FRESNO, California (Reuters) - Republican John McCain said on Monday if elected he would propose awarding a $300 million prize to the auto company that develops a next-generation car battery that weans America off oil.
McCain sought to portray himself as a forward-looking leader on solving the U.S. energy crisis a week after taking heat from Democrats for reversing position and supporting offshore oil drilling.
“Whether it takes a meeting with automakers during my first month in office, or my signature on an act of Congress, we will meet the goal of a swift conversion of American vehicles away from oil,” McCain told a town hall meeting in Fresno, in rural central California.
With Americans reeling from record-high $4-a-gallon gasoline during the prime summer driving season, both McCain and his Democratic opponent in the November election, Barack Obama, are pressing their proposals for tackling energy problems that are dragging down the U.S. economy.
On a day of campaigning in California, a Democratic-leaning state in which McCain hopes to compete in the November election, the Arizona senator sharply criticized Obama’s decision last week not to accept public financing of his campaign.
The decision meant Obama, who had earlier pledged to accept the funding limits of public financing, may raise unlimited amounts from donors, virtually guaranteeing that he will have vast more cash on hand than McCain.
McCain said he was not worried about being outspent, while telling a fundraising event, “I’m the underdog.”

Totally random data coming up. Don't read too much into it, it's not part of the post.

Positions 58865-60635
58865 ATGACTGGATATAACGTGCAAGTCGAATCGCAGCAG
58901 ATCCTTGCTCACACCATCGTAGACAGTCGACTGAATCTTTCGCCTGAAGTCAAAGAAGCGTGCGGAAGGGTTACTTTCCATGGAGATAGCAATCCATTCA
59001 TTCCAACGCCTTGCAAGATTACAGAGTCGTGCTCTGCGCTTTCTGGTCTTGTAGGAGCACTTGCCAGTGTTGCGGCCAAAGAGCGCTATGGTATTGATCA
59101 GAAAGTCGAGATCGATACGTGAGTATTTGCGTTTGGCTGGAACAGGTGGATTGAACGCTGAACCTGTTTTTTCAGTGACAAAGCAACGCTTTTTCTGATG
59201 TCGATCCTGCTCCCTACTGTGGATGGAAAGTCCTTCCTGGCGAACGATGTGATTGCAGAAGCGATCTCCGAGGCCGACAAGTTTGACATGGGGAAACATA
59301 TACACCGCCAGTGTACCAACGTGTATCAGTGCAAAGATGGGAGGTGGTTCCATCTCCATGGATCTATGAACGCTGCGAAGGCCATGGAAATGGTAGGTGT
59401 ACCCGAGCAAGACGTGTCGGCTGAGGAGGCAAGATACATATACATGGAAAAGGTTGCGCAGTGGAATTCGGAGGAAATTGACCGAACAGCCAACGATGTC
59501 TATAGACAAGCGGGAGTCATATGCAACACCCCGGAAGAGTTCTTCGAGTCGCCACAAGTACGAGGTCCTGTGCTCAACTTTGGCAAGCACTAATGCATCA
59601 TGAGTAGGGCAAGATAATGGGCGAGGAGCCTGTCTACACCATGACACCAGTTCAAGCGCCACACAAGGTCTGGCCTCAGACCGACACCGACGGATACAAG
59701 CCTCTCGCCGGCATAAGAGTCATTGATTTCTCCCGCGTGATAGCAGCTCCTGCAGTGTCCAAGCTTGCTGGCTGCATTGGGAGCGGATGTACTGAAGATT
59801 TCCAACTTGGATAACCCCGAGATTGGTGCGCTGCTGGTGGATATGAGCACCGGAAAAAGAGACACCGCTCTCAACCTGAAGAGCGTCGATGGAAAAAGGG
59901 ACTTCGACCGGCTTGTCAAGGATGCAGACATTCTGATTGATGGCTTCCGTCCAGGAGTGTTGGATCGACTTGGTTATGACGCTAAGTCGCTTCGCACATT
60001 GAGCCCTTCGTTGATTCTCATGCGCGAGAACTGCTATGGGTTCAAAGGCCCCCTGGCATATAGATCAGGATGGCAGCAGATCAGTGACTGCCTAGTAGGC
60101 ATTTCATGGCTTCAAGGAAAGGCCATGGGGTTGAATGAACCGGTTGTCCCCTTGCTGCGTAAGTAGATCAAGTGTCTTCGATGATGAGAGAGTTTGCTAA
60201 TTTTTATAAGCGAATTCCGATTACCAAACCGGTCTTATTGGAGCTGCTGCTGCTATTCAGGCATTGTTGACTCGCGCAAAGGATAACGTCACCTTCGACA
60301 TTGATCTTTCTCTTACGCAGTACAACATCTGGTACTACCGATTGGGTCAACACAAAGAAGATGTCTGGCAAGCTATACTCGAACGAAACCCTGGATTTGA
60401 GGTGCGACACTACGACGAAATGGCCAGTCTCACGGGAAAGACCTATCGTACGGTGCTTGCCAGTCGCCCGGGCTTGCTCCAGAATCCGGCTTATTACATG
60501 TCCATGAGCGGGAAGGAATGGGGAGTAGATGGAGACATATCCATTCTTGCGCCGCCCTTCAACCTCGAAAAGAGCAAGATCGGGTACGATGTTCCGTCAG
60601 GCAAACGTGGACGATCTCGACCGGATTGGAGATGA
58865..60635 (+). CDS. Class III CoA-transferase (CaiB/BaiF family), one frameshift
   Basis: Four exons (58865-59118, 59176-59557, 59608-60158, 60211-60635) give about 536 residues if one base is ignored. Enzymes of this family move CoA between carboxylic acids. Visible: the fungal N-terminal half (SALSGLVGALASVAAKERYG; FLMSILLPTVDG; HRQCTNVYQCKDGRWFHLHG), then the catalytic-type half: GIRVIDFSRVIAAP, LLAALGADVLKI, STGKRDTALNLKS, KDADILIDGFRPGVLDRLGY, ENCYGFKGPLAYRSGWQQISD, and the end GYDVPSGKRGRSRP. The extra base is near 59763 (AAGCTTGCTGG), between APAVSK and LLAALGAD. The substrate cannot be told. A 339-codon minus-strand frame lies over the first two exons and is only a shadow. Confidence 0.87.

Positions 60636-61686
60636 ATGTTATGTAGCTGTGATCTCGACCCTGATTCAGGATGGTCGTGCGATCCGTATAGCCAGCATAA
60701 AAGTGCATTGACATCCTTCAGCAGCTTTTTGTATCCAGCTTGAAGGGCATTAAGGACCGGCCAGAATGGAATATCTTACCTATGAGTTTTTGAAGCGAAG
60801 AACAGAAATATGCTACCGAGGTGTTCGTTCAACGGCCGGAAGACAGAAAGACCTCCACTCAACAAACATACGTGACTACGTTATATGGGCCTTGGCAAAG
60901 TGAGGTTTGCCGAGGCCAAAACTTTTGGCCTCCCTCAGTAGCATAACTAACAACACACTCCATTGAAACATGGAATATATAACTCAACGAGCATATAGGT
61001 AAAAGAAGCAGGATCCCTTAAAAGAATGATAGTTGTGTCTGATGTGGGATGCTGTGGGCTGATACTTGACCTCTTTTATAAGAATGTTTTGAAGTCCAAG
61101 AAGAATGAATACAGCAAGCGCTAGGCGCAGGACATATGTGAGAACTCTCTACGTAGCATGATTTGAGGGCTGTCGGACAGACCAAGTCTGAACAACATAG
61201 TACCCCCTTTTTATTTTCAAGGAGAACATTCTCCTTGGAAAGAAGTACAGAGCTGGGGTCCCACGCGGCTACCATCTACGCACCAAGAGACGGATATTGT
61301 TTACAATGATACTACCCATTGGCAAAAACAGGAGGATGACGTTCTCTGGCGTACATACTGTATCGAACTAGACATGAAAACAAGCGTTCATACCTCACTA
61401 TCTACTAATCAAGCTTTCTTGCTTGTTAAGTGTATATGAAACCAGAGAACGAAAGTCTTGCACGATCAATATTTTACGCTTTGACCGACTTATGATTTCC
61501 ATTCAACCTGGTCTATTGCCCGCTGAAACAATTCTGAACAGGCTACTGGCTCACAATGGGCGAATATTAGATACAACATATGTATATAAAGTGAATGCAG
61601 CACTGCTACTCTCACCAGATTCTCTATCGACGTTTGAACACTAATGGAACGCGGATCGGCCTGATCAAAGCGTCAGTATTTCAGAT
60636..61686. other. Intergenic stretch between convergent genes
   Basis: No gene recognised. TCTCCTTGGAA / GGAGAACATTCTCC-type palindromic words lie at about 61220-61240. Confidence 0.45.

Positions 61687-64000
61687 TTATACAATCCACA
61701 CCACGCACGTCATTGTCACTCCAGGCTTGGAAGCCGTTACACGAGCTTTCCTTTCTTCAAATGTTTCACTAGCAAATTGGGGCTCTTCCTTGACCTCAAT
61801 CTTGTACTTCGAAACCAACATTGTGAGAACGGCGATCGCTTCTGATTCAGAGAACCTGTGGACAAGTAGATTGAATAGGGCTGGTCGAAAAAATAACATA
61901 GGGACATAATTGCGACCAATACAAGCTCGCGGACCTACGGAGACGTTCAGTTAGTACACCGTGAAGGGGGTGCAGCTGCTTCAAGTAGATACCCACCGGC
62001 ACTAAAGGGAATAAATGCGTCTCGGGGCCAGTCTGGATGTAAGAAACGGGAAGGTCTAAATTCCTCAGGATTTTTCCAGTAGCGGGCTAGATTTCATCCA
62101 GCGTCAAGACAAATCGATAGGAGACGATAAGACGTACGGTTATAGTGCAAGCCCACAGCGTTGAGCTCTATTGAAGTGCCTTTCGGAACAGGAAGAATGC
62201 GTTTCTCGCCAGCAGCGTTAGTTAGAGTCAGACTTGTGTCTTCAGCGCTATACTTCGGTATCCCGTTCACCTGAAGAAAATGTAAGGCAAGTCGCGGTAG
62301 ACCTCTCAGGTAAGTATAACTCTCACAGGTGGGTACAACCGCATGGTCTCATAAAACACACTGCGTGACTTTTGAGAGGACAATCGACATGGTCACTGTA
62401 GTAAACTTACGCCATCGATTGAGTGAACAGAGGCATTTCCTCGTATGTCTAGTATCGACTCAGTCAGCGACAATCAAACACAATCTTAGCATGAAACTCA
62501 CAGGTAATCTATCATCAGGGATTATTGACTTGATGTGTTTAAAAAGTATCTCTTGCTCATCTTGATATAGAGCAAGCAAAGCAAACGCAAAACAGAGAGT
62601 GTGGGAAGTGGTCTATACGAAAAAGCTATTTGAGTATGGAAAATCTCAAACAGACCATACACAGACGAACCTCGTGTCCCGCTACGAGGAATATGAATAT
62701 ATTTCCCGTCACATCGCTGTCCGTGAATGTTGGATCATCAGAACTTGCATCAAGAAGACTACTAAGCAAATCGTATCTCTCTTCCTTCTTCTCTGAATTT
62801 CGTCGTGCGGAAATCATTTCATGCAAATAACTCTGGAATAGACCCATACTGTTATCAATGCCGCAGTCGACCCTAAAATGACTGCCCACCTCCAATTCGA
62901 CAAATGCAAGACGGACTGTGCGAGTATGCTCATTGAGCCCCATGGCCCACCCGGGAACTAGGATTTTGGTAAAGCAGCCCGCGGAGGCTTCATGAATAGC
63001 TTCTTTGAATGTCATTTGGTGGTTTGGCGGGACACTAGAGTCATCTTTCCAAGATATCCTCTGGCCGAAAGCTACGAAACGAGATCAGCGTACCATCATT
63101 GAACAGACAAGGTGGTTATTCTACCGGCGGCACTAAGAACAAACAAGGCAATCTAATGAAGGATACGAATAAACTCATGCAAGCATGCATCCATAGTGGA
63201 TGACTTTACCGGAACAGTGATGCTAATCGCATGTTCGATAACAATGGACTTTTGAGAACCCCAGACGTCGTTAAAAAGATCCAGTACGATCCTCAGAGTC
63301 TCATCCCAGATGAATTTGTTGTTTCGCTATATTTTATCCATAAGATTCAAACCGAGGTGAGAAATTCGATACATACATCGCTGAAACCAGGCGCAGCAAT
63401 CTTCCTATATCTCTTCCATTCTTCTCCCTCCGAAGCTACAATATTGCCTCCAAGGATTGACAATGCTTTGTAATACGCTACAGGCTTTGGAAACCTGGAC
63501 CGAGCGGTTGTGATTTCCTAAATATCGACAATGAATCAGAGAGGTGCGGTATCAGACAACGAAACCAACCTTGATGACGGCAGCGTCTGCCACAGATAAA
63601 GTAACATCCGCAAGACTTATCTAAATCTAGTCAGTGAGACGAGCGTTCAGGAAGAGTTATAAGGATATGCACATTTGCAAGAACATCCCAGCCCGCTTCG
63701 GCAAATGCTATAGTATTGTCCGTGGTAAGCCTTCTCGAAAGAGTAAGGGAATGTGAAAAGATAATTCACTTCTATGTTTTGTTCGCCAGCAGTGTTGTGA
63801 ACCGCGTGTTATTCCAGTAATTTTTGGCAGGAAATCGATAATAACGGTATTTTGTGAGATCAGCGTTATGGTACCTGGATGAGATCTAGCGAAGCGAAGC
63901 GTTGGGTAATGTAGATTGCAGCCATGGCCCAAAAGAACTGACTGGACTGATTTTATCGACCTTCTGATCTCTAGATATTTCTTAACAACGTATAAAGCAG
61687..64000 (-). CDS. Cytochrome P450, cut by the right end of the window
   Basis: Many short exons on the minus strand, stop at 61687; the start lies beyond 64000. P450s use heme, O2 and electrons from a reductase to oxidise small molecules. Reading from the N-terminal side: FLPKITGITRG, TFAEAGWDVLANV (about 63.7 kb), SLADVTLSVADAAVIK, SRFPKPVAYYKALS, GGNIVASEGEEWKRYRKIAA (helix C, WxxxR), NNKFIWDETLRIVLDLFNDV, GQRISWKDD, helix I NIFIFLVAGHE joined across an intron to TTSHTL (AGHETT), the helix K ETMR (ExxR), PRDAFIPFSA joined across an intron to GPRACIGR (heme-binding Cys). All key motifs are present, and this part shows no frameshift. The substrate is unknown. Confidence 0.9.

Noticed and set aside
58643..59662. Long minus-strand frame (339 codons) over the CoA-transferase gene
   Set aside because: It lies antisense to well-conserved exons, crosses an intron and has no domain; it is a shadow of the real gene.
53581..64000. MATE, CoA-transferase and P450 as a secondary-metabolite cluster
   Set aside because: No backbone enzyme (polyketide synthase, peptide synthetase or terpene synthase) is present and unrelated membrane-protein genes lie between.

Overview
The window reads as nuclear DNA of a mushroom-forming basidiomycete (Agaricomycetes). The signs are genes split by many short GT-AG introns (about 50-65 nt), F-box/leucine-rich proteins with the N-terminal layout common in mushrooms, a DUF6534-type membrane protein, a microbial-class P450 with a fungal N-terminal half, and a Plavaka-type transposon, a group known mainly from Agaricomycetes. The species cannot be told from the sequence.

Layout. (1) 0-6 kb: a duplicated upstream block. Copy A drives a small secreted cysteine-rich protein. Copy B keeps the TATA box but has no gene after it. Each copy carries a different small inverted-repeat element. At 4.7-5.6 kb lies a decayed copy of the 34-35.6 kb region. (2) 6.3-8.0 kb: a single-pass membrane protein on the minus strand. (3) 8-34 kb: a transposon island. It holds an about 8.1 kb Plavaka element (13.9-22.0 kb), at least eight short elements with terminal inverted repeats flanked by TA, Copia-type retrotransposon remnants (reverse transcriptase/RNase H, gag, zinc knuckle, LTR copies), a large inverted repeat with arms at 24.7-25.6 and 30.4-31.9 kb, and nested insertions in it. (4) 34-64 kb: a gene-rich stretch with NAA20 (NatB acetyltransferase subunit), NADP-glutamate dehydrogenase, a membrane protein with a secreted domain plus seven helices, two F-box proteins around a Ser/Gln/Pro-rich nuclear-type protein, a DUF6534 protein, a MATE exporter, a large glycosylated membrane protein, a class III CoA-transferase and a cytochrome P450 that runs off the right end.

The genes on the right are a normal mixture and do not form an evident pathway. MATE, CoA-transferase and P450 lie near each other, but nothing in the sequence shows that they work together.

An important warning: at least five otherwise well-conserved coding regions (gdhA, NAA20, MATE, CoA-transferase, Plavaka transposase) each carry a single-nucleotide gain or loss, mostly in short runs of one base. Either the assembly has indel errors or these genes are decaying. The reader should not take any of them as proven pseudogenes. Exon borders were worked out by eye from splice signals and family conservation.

At his news conference, he accused Obama of breaking a promise. “A president’s got to keep his word when it’s popular and when it’s not popular,” he said.
The Arizona senator, 71, who would be the oldest person elected to a first presidential term, finds himself behind Obama in polls but not by a wide margin.
But in a worry for him, a USA Today/Gallup poll published on Monday said voters are most concerned about energy and the economy and they prefer Obama by a double-digit margin on each.
McCain noted that Brazil has largely weaned itself from oil imports by converting most new cars to flex-fuel capacity that use alcohol-based fuels. Brazil went from 5 percent to 70 percent of flex-fuel new cars in three years, he said.
McCain said he would issue a Clean Car Challenge to U.S. automakers.
“For every automaker who can sell a zero-emissions car, we will commit a $5,000 dollar tax credit for each and every customer who buys that car. For other vehicles, whatever type they may be, the lower the carbon emissions, the higher the tax credit,” he said.
And he offered a big reward for whoever comes up with a technological breakthrough: “A $300 million prize for the development of a battery package that has the size, capacity, cost and power to leapfrog the commercially available plug-in hybrids or electric cars.”
McCain, who has taken steps to distance himself from unpopular President George W. Bush, also seemed to take a dim view of efforts by Bush and others to persuade OPEC nations to lower the price of crude.
“Some in Washington seem to think that we can still persuade OPEC to lower prices — as if reason or cajolery had never been tried before. Others have even suggested suing OPEC — as if we can litigate our way to energy security,” he said.
The Obama campaign held a conference call with reporters to respond to McCain’s energy speech and reacted with skepticism.
Obama economic adviser Jason Furman said over his long career in the U.S. Congress McCain “had the chance to make a difference for energy security and America’s families.”
“And he consistently not only didn’t make a different but has stood in the way of the people like Senator Obama who have been trying to improve our energy security,” Furman said.
(Additional reporting by Deborah Charles and Jeff Mason; Editing by David Wiessler)
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